Dr. Bradford: [00:06:29] No. And any health and wellness coach and this is different from a personal trainer or a running coach or triathlon coach or something. But if if you’re working with a health and wellness coach that tells you what to do, you’re not really working with the health and wellness coach. The key to qualified, credible health and wellness coaching is I, I have no idea what’s best for you that that is inside you. We use things like motivational interviewing and intrinsic motivation to draw out of you what matters to you.
[00:06:53] So one of the red flags people can utilize, if you’re talking to a health and wellness coach and they’re telling you what to do, you’re not actually talking to a credible, trained health and wellness coach. If, Jesse, if you came to me and said, you know, let’s reverse it, let’s say I’m your coach, and we sit down, I say, “Hey, you know, what do you want to work on?” You say “This, this” and I say, “Well, you know, that’s a good idea.
But instead, let’s start training this way. Let’s do. Hill repeats, let’s do.” That’s great if you’re hired to be a running coach, but that’s very different. Health and wellness coaching is not that that’s that’s preaching, telling, teaching, dictating. And in some cases, a coach must be a dictator, but not a health and wellness coach.
Jesse: [00:07:38] Well, I mean, so I think about this from the marketing standpoint that, you know, I know in your industry we’ve both seen the people that do exactly that. Right? Follow my plan and everything will be bright as rainbows, right? Yeah, that’s right. And it works because people want that that easy answer. Right. Just feed it to me. Just feed me the answer. Not all people, I’m generalizing, but can we, is it possible get people pass the — Just feed me the answers to what it seems like you’re saying of help me find the answers.
Dr. Bradford: [00:08:22] You have the answer. I will help you find it. And even if we go to let’s let’s forget health and wellness coaching, let’s talk running coaching. I think we can help some running coaches out there.
Jesse: [00:08:32] Sure.
Dr. Bradford: [00:08:32] So if if I’m coaching you and you’re a runner, I’m not going to say to you “Jesse, you need to do X, Y, Z.” I’m going to find out. What are you what are you working towards? “Oh, I want to qualify for Boston.” Okay, cool. Let’s talk about Boston. What’s your marathon experience? “Oh, I’ve never done one” OK, what have you done? “I’ve done.
A couple of halfs. I’m about to do my first full in four months.” OK, how important is this to you? “It’s important.” To finish or to run sub three or to set a masters record. Like what? What are we talking about? Let’s define what we’re talking about here, because running a marathon tells us nothing about the goal except where we’re going to be on a certain day.
[00:09:15] The difference, you see people walking marathons in 7 hours. That’s very different from the person who dials everything in and tries to set a PR or age group record or whatever it might be. So I’m going to define what we’re talking about. Are we talking about finishing this marathon and saying I did it and getting the T-shirt? Or are we talking about hitting that that Boston time or being the age group of top finisher or whatever it might be?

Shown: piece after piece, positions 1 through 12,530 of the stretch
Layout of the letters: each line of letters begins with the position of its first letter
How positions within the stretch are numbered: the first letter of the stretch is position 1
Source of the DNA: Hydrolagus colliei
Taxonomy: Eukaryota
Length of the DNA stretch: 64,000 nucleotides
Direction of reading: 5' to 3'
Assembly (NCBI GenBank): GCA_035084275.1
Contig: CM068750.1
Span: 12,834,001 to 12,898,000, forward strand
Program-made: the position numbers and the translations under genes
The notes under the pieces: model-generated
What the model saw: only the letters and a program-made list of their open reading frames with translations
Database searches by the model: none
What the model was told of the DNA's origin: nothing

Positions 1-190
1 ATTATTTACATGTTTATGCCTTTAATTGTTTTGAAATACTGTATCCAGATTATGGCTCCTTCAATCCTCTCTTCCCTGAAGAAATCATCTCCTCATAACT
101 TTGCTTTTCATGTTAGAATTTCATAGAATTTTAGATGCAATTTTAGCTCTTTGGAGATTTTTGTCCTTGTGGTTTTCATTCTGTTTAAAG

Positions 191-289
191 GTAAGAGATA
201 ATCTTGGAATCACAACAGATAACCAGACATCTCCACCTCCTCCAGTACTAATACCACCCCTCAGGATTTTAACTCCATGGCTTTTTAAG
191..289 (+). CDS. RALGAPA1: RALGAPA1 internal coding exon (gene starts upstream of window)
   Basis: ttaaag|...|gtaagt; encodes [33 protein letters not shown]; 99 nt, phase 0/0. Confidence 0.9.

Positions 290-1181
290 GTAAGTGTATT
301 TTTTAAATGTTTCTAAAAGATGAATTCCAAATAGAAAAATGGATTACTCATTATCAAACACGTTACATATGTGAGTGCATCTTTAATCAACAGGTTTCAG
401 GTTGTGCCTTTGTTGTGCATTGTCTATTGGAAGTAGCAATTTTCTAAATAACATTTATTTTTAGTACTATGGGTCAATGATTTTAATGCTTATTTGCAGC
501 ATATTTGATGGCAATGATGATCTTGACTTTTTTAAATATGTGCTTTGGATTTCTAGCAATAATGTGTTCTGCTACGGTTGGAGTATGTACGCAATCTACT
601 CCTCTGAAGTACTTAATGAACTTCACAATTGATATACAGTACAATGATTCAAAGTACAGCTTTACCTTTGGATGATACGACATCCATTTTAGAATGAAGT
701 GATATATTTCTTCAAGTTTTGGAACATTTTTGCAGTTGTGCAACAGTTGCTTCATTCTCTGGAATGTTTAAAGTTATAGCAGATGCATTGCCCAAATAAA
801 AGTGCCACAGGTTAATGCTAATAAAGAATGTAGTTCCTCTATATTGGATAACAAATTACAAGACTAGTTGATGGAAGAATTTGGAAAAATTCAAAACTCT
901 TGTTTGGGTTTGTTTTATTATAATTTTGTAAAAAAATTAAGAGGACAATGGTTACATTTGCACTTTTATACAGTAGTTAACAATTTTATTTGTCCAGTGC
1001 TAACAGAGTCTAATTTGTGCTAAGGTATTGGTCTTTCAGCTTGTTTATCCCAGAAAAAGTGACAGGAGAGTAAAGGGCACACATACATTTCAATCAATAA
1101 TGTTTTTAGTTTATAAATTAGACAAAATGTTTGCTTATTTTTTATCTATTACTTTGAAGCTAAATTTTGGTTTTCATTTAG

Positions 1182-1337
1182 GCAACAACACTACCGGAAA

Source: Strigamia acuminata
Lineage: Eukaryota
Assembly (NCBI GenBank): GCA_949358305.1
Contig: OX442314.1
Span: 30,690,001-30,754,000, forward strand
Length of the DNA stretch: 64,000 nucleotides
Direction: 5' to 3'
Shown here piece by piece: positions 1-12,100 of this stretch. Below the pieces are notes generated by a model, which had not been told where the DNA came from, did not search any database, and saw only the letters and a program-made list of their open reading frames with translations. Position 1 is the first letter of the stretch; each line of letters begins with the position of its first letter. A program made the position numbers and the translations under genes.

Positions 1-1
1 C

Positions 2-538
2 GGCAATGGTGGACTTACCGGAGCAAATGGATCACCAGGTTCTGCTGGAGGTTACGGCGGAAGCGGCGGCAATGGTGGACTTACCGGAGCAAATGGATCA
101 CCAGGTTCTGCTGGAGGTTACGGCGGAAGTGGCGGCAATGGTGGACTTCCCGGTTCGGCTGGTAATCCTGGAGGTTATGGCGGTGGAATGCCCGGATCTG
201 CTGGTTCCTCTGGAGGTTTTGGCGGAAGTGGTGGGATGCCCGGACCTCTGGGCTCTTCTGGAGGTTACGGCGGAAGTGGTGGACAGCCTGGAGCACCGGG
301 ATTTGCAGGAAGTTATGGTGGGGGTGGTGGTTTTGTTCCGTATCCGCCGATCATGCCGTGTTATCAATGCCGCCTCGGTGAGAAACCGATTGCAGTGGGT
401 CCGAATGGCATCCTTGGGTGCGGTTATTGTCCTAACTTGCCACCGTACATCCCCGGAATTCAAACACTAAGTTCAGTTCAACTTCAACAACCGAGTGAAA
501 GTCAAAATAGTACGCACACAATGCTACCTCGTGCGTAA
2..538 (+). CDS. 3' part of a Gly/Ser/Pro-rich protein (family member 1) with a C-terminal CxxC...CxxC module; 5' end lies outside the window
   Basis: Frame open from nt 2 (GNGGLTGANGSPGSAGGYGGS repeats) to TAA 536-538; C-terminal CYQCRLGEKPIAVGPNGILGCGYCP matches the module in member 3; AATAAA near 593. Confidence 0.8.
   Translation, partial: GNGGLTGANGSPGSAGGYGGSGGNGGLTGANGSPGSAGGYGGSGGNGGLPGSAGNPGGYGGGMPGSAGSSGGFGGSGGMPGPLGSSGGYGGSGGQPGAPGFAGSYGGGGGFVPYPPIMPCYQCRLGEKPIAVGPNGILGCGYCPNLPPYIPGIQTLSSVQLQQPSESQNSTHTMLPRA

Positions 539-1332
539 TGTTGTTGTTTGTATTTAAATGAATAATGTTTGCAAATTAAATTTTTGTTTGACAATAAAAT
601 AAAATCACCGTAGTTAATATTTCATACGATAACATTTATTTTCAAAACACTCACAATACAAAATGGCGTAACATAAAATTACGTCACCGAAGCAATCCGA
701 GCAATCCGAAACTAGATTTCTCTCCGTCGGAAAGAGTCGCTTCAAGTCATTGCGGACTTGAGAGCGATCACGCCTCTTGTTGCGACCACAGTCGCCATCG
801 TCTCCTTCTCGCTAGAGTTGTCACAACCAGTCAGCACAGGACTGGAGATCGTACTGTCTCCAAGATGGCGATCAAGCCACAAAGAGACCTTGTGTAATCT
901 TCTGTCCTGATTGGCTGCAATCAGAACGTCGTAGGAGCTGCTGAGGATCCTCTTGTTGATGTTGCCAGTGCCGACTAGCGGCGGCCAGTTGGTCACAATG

[00:09:41] So we dial that down, so we’re finding out what matters to you. Oh, and you say, ‘Okay, Brad, I want to break 3 hours.” Okay, cool. So what’s your half marathon time? “Oh, you know, I went 118.” Okay, so 3 hours is very reasonable. Now we just need to to get the body’s ability to sustain that for a longer period. We’ve got to get your fueling down, that kind of stuff. So is that.
You know what your schedule looks like. Do you see what I’m doing here? I don’t come to you and say, “Here’s your 12 week schedule.” That’s — I don’t know what your 12-week schedule should be. We got to find out. What are your goals? What? Where are we going with this? What do you define as a marathon compared to what I define as a marathon? And that’s true for anything.
[00:10:22] So that’s that’s weight loss, that’s sleep, that’s financial fitness, that’s relationship development, that is stress management. It is all of those things.
Jesse: [00:10:33] So try to figure out how to back this up and help myself. We were talking about before we got recording about how I basically been up before four this morning because my cat decided to throw up in our bed and wake me up early for my track workout. Thinking about. I know one of the components to thriving is getting adequate sleep and making sure you’re doing that, which I clearly did not do today. So let’s I guess I’ll role play. I’m coming to you today, Brad, and I’m like, I’m low on sleep. I want to get all the things done. Like what? What should I do? Where do you start with me?
Dr. Bradford: [00:11:18] Sure. So one of the exciting things we found in the sleep research is it didn’t influence everyone equally. So sleep is critically important. If you if you catch me on the street and you say, “Hey, mister Wellness, dude.” Like, “what can I do to improve my life?” And you won’t let me ask you any questions about yourself. We don’t get to sit down. We don’t get through anything. I just have to pick something out of the air, I would say. Sleep at 30 minutes. Your life will get better. Now there are exceptions. You might already be sleeping 8, 9 hours. Awesome. That’ll be fine then.